Stepping up for a parrot can sometimes be more frightening and challenging than asking him to fly to the hand. One reason is possibly having one’s hand right in front of the parrot can be intimidating for him. Of course, depending on the individual, there can be a multitude of reasons for a parrot’s hesitancy to step up.
In Star’s case, it was a new sensation having my open “step-up” hand so close to her body. Luring her with tasty delights induced her to put one foot on my hand which activated the treat dispenser. It wasn’t long before she readily stepped up when asked.
Learning to Station
Training a parrot to station, essentially staying on a perch, play stand, cage top, or any preferred area, is important for a number of reasons. In the home, stations can help a bird stay away from possibly unsafe areas. Another reason, of course, is keeping parts of the home safe from the parrot! A station, such as a perch, can be used for a specific activity such as training. And it is for that last reason I wanted Star to learn to station.
Star was introduced early to stationing on a perch by her parents. When in the aviary, the parents fly to the perch where training takes place. Star didn’t immediately fly to the perch with them if I was in the aviary. It did take time. At the start, I put treats in the feed bowl attached to the perch as Star watched and then I left the aviary. It wasn’t long before Star flew to the perch to eat the treats when I was in her presence.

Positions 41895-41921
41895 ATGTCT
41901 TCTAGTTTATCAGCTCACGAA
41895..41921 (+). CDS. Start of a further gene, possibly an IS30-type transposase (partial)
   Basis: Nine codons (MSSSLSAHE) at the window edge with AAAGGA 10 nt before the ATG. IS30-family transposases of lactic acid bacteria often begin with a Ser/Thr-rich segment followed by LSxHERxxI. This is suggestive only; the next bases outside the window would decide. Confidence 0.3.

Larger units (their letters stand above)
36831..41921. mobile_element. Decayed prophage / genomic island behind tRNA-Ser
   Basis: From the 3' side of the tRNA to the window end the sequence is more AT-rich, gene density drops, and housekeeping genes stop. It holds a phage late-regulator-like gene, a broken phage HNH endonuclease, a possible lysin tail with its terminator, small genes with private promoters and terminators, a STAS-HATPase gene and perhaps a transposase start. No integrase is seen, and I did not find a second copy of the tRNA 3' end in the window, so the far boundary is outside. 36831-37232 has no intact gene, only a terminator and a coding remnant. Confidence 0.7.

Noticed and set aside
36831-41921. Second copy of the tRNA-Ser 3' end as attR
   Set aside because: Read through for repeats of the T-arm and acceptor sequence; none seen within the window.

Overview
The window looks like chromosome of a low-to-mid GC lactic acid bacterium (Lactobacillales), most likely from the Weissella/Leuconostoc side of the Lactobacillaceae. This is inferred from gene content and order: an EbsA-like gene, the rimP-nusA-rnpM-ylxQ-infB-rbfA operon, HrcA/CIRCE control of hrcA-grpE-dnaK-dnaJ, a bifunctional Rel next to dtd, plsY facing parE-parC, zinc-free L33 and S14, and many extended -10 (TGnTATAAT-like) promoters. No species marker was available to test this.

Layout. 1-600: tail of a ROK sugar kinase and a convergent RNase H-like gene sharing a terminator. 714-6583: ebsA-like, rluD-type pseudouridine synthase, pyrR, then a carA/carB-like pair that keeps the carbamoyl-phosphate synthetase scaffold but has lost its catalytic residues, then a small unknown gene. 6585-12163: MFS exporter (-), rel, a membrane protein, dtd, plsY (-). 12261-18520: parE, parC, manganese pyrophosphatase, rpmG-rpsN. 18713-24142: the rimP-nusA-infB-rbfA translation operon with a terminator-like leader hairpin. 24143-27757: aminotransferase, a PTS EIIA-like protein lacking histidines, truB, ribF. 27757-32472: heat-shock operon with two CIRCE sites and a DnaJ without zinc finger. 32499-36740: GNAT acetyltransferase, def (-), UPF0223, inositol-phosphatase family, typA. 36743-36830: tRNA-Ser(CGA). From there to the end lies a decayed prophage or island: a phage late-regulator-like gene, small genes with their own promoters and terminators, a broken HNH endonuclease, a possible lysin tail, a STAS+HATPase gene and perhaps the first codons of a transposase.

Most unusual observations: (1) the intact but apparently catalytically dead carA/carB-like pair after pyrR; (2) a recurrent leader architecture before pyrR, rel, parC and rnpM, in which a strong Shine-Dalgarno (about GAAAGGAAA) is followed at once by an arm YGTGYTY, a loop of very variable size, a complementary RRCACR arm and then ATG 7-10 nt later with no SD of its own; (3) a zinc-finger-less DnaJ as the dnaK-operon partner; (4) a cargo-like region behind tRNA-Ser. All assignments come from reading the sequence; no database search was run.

Our training progressed to where Star would stay on the perch as I put food in the bowl. That’s when we were off and running with our training sessions. The perch is such a magnet for Star and her family that they readily assemble on it for class while flying outside their enclosure.
The training I have done with Star is helping her mature into a confident, self-assured, and friendly cockatoo. When out free flying with her family she will sometimes peel away from her parents, seek me out, and attempt to land on me. I don’t kid myself that she does this out of the love she has for me. Let’s be honest, she seeks me out because she recognizes me as a resource of good things to eat.
With positive reinforcement training comes trust. Star knows I will indulge her with any manner of tasty tidbits and that’s fine with me. Star may not grow to “love” me, but she is certainly learning to trust me. That trust will increase and flourish creating between us a supportive and favorable relationship that will endure into the future. That’s all in the world I could ask for.
I describe my training sessions with Star not to point out that I am a great trainer of parent-raised cockatoos. I am not and I have oodles of training blooper videos to prove it.
Instead, I recount them to emphasize that anyone with positive reinforcement training experience, even a little, can assist parent-reared parrots in becoming successful companion birds with strong, reliable, and enthusiastic connections to their people; and, most crucially, do so without sacrificing the welfare and identity of young parrots and their parents. With her parents upbringing and care, Star will forever identify as a cockatoo with all the native and unaffected qualities nature intended.
Chris Shank’s love of parrots and knowledge of animal training began several decades ago. Her professional experiences include a degree from the Exotic Animal Training and Management Program at Moorpark College in California, an internship at Busch Gardens’ parrot show, work as a dolphin trainer at Marriott’s Great America in Santa Clara and later in Hassloch, Germany.